Appropriate analytical method is an urgent need to study amiridine’s pharmacokinetic properties. The HPLC-UV approach for content determination has been applied to a preclinic investigation of amiridine . Unfortunately, this method was not sensitive enough for human pharmacokinetic studies of amiridine. LC/MS spectrometry based techniques are now the mainstay for such pharmacokinetic studies because of sensitivity, selectivity, speed, and cost effectiveness . HPLC-MS/MS method for quantification of tacrine in biological samples has been developed . However, we do not find HPLC-MS/MS methods reported in the literature for quantification of amiridine in biological samples.
The most commonly used sample preparation methods for blood plasma samples are liquid-liquid extraction (LLE) and solid-phase extraction (SPE). SPE is growing in use, and it offers certain advantages over LLE, including better specificity, the ability to obtain cleaner samples, good reproducibility, and a substantial reduction in the volume of solvent required .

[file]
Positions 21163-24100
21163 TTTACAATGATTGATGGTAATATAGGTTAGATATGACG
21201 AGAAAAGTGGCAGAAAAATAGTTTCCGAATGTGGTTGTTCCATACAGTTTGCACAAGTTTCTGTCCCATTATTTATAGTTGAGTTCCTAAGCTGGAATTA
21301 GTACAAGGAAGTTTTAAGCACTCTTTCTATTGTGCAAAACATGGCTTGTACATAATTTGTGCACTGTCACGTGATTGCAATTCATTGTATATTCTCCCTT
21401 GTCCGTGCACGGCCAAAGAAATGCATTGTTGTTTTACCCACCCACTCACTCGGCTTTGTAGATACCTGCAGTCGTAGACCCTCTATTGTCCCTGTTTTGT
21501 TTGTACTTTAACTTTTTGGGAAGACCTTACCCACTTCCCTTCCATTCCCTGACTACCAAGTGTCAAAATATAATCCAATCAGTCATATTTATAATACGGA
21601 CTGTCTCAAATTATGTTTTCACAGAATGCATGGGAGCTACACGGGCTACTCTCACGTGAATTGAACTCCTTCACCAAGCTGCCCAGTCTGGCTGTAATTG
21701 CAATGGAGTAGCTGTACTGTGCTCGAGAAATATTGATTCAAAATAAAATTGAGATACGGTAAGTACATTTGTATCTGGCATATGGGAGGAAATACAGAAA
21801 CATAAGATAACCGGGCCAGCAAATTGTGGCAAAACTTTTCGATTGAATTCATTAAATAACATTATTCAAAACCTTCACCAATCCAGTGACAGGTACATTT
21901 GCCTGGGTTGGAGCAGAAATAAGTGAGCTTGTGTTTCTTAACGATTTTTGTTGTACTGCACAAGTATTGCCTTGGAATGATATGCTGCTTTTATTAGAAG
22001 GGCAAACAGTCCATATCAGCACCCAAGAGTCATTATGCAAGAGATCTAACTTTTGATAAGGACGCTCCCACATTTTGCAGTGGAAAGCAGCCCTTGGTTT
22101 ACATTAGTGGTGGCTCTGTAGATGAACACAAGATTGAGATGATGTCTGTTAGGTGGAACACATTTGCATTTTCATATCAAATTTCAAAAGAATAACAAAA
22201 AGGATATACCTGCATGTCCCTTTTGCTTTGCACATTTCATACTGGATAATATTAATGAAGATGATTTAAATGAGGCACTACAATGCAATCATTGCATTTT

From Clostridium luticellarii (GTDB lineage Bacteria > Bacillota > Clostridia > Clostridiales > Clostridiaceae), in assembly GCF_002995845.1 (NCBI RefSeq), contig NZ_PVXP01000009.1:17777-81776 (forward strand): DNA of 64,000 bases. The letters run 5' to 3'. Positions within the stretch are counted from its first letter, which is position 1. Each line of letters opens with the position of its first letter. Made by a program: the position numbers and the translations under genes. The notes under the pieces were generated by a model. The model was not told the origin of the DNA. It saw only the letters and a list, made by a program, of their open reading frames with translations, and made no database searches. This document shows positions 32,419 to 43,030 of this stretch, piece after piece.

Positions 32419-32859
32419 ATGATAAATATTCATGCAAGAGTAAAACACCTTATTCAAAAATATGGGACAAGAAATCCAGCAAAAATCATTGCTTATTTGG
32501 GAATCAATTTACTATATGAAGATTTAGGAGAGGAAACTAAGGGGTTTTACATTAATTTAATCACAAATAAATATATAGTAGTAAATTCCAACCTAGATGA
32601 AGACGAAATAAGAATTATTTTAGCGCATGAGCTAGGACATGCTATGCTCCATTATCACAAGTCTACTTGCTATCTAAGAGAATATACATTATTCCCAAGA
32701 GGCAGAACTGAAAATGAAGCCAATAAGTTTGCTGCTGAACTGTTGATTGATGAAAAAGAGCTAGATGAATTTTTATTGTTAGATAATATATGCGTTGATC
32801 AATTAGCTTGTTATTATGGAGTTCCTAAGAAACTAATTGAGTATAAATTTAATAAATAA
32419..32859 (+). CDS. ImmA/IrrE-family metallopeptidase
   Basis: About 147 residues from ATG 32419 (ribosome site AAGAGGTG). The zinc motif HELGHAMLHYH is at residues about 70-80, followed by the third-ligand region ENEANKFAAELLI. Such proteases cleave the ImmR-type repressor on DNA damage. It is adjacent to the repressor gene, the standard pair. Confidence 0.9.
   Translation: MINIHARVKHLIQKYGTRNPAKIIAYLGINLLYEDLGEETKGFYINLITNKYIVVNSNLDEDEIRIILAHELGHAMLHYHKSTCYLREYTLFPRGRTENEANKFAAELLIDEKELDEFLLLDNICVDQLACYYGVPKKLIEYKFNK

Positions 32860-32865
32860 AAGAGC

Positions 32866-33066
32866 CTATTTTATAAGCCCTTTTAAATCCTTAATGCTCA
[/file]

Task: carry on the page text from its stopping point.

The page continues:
This paper reports on a rapid and sensitive LC-MS/MS method for the determination of amiridine in human plasma using SOLA cartridges. SOLA combines polyethylene frit materials and stationary phase components into one uniform entity. As a result, these cartridges deliver superior reproducibility, recovery, and sensitivity and reduce the levels of contaminants within the sample eluate. The method employs using zolpidem as internal standard and is completed in a run time of only 4 min.
2.1. Chemicals and Reagents
Amiridine and zolpidem (internal standard, IS) were presented from (the Mental Health Research Center of RAMS, Moscow, Russia). Formic acid and methanol were of HPLC-grade. Deionized water was prepared from distilled water using Simplicity UV System (Millipore, USA). All other chemicals and solvents were of analytical grade and used as received.
2.2. LC-MS/MS Conditions
The HPLC-MS/MS system consisted of an Agilent 1200 series binary pump, an auto sampler connected to Agilent 6410-2K Triple Quad LC-MS (Agilent Technologies, Palo Alto, CA, USA) using a electrospray ionization source. The instrument was interfaced to a computer running Agilent MassHunter B.01.04 software.
Amiridine and IS were separated on a Zorbax SB-C18 column (3.5 μm, 100 mm × 4.6 mm I.D., Agilent, USA) through a 12.5 mm × 4.6 mm precolumn, both maintained at 21°C. The mobile phase consisted of acetonitrile—0.2% water solution of formic acid (50 : 50, v/v). The flow rate throughout the chromatographic analysis was 0.5 mL/min, and the total run time was 4 minutes. The injection volume was 5 μL. The retention times were 2.7 min for amiridine and 3.45 min for IS.